Utility Week

UTILITY Week 7th October 2016

Utility Week - authoritative, impartial and essential reading for senior people within utilities, regulators and government

Issue link: https://fhpublishing.uberflip.com/i/735063

Contents of this Issue


Page 9 of 35

10 | 7TH - 13TH OCTOBER 2016 | UTILITY WEEK Policy & Regulation Lobby Policy / Party conferences Policy & Regulation May makes her mark The first conference of the new government saw ministers seeking to establish their own agenda, post- Brexit and post-Cameron. Mathew Beech was there. B ehind the bright lights, glossy photos, snappy soundbites and sharp suits that make up a Conservative Party con- ference, prime minister Theresa May and her new government wanted to make their mark. It is a government that came into being because of Brexit. But May is striving to give it an identity, and one that's not just about delivering the UK's EU exit. The tag line to this agenda is: "A country that works for everyone." It's not clear what this means for the water sector, with neither shadow market opening nor competition being deemed rel- evant. The only nod was the adoption of the EU laws post-Brexit. However, energy was a key talking point. Business and energy secretary Greg Clark made clear his delight at business, energy and industrial strategy being pulled together into a new department. "It makes sense," he said on more than one occasion. He talked about upgrading energy infra- structure, embracing the green revolution and building on regional strengths to help the UK hit its emissions reduction targets. This was something that carbon capture and storage (CCS) aficionados saw as a posi- tive, pointing out that it would be a regional strength in the North East and for heavy industry. The smart revolution, not only with smart meters but also smart grids and a fluid demand-supply relationship with demand- side management techniques and storage, was praised and promoted by the BEIS team, and others. Behind this the rumour of intervention on energy supply – which is out of sync with the Conservative free market ideal – was bub- bling away. Clark said the government "must act" to address the £2 billion consumer det- riment highlighted by the Competition and Markets Authority (CMA). At the time of going to press May had not announced any moves from the government to intervene in the energy market, although there's talk she wants to extend the price caps the CMA set out. This could win favour with consumers, although the move is far from universally welcomed. British Gas and consumer organi- sation Which? were among those calling for the government "not to meddle" and allow the CMA remedies to take hold before taking action. Overall, the feeling in the corridors of Bir- mingham's ICC was that the government will talk tough, but stop at an intervention that represents a backstop if the CMA's remedies fail to achieve the desired result. Whatever the final announcement, it will undoubtedly be issued with the tag line "making energy work for everyone". Whether it works for the sector, or has unintended consequences for consumers, remains to be seen. "Knowing that the £2 billion of detriment exists, you have to act. Once you know that, you have a duty to act." Business and energy secretary Greg Clark Photo: Press Association Next Lobby SNP conference, SECC Glasgow, 13-15 October Utility Week will be at the SNP conference in Glasgow and will bring you news and analysis from the event online and in 21 October issue. "By converting acquis into British law, we will give businesses and workers maximum certainty as we leave the EU." Prime minister Theresa May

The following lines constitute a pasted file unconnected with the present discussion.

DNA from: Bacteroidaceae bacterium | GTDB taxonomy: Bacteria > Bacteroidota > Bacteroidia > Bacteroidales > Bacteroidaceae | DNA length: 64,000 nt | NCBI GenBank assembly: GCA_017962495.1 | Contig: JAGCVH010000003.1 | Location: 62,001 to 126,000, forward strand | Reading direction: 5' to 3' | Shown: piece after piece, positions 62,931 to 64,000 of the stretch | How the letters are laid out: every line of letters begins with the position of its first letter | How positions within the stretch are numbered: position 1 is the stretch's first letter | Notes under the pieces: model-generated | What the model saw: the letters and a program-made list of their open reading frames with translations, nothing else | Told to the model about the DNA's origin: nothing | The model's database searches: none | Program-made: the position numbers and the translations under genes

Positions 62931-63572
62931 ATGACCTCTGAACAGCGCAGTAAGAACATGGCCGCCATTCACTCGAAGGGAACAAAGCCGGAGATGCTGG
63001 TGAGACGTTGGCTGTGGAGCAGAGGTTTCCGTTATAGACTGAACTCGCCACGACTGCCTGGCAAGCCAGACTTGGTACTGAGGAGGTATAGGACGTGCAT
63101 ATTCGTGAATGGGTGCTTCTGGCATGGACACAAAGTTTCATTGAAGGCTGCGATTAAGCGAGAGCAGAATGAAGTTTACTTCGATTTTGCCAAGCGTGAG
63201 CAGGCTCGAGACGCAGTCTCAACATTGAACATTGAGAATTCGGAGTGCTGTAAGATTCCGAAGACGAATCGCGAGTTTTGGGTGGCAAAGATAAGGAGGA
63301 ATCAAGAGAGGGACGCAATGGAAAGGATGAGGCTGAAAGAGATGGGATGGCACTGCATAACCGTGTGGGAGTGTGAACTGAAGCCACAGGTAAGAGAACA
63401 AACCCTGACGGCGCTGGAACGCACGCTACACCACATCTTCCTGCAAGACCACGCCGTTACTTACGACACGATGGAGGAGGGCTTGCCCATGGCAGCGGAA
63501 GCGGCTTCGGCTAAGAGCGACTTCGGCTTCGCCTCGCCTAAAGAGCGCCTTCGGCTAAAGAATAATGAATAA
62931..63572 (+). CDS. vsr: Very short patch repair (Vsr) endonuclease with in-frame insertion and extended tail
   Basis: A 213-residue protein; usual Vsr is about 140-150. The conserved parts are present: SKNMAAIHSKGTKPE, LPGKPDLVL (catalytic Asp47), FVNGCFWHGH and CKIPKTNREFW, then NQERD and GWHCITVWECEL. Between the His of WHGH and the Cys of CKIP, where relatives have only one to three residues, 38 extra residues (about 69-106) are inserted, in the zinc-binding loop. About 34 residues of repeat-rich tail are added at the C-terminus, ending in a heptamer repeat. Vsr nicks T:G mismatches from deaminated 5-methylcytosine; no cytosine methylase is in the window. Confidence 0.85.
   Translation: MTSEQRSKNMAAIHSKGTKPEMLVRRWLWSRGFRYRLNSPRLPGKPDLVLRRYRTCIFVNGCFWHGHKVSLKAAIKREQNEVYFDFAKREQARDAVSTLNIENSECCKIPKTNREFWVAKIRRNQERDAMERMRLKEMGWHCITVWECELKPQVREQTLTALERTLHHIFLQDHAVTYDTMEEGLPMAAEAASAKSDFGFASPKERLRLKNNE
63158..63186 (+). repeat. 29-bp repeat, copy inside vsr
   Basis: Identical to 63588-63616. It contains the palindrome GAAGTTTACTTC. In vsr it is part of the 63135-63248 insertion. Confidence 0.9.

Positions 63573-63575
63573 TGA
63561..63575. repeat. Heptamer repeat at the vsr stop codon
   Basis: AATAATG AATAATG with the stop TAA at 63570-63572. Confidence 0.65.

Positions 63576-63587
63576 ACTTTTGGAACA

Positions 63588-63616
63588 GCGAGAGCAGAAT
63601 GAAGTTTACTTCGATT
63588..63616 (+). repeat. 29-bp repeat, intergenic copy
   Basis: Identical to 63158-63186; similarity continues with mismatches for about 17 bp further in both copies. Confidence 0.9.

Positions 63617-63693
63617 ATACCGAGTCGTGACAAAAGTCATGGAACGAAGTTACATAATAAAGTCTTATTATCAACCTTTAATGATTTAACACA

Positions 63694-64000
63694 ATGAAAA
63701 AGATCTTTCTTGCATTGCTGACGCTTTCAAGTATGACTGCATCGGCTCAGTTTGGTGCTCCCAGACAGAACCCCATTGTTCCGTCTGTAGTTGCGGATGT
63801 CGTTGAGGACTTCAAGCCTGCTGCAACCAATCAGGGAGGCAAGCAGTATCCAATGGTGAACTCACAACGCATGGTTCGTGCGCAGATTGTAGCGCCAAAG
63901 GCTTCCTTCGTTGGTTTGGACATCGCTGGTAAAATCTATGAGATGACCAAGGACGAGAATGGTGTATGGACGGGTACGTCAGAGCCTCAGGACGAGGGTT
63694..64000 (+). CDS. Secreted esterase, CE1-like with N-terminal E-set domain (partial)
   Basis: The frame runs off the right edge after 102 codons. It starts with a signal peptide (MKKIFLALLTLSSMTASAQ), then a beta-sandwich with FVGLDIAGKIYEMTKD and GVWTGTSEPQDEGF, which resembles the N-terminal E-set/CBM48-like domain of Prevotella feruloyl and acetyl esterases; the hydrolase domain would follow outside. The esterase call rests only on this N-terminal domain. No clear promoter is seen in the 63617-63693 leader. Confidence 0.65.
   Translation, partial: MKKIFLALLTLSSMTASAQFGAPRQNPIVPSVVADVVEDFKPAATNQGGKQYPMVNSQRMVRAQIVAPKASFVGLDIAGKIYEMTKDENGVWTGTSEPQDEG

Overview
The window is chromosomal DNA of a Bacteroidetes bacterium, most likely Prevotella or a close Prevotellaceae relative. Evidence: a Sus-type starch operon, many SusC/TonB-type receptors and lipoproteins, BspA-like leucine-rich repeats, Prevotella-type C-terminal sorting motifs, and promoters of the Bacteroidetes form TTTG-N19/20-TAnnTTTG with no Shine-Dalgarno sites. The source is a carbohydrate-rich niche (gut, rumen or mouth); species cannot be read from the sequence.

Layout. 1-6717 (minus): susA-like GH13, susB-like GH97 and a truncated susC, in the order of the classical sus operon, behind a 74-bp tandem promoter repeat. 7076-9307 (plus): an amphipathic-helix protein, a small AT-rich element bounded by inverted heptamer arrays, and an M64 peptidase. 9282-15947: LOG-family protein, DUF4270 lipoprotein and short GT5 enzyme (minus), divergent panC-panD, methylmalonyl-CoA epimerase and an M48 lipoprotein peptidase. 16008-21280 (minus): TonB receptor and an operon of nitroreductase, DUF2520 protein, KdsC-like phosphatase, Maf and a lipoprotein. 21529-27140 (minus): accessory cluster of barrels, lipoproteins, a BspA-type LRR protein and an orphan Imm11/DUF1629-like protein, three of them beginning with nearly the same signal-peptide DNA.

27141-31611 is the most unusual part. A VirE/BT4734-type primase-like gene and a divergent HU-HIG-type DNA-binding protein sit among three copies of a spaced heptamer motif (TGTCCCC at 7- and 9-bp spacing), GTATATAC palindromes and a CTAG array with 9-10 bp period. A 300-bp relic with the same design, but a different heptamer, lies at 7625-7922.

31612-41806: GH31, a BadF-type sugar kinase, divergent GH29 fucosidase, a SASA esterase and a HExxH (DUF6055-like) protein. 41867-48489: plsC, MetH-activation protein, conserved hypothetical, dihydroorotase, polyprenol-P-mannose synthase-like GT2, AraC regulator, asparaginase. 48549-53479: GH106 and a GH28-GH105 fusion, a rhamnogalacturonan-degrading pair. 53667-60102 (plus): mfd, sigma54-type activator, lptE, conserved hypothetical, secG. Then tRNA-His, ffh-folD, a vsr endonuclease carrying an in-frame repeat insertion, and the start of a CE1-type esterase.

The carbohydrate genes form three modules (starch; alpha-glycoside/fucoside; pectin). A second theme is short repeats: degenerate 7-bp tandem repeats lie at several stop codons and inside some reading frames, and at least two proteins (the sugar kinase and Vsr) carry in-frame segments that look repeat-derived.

Articles in this issue

Archives of this issue

view archives of Utility Week - UTILITY Week 7th October 2016